by Craig Anderton
The other day I got an email message from someone who wanted to know which 88-note weighted keyboard to buy, and included a list of several keyboards in the running (none of which I had used). Since my primary instrument is guitar, this is not a subject about which I have a lot of expertise. But I try to respond to people whenever possible, so I suggested he also try a couple ‘boards I had used and liked that weren’t on his list, and that he post his question in the Opinions on Equipment or Synths & Samplers forums so he could get opinions from others.
I then received a quite nasty and sarcastic follow-up that basically said “thanks for nothing” because I hadn’t told the guy, right then and there, which keyboard to buy. He expected me to drop everything, check out all the 88-note keyboards out there, and give him my opinion. He was really upset that he might actually have to go and think for himself, and maybe even do some <shudder!> research.
Wouldn’t he be happier if *he* dropped everything, checked out all the 88-note keyboards out there, and formed his *own* opinion? After all, people’s needs are very different. My test of a good synth is whether it includes sample RAM. My test of a cassette deck is whether it has three heads and variable bias. These features are totally inappropriate for some people, but they’re essential to me.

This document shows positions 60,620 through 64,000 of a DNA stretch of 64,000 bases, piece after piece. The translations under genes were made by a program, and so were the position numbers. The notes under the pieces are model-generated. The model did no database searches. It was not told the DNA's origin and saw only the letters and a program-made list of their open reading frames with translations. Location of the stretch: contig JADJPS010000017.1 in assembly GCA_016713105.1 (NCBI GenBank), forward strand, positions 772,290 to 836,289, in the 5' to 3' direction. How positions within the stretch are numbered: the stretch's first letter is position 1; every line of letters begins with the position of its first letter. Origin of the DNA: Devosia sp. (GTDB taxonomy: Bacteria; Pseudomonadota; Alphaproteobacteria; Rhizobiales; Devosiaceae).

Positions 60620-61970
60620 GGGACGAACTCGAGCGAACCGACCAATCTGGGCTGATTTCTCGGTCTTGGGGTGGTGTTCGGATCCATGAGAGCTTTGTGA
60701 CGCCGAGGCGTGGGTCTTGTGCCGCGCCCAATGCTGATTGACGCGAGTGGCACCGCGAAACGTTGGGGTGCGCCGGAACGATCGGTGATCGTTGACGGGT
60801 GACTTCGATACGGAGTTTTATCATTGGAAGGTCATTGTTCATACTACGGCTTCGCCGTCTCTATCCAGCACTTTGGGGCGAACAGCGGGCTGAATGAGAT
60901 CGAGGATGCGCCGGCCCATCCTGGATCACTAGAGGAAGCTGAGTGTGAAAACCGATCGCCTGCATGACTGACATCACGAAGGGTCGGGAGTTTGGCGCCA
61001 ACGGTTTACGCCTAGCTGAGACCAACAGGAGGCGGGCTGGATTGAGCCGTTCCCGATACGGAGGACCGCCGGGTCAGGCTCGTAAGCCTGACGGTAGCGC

To think there is a single “this-keyboard-is-best” answer is naive. If there was one supremely magnificent keyboard, everyone would buy one, and the rest of the keyboard companies would pack up and go home. But it doesn’t work that way.
The guy who emailed me probably subscribes to the “manuals suck” school of thought as well. Granted, some manuals do suck, but truthfully, most of them are pretty good at defining an instrument’s features and describing what they do. The problem is that people expect that somehow, the manual will transfer all the knowledge of how to play an instrument in a magical manner that requires no work. It doesn’t work that way.
Imagine this: a wanna-be guitarist walks into a music store. He buys a guitar and a Mel Bay method book so he can learn how to play. A week later, he still isn’t playing very well. So he draws the conclusion that the Mel Bay “manual” sucks.
Ponder this: Suppose a piece of gear has five hundred variable parameters. If it takes you an average of five minutes to read about and check out each parameter on the keyboard, that’s *over 40 continuous hours* of reading and learning.
The point of all this is really quite simple. People have to take responsibility for their own education, whether it’s reading a manual or finding out about what product will best suit their needs. Music stores present seminars; check them out. Holes in your knowledge? There are a lot of great books out there. Pose questions in the forums. It’s unfortunate we have to go through a huge learning curve before we can use our tools effectively…but isn’t that true of everything?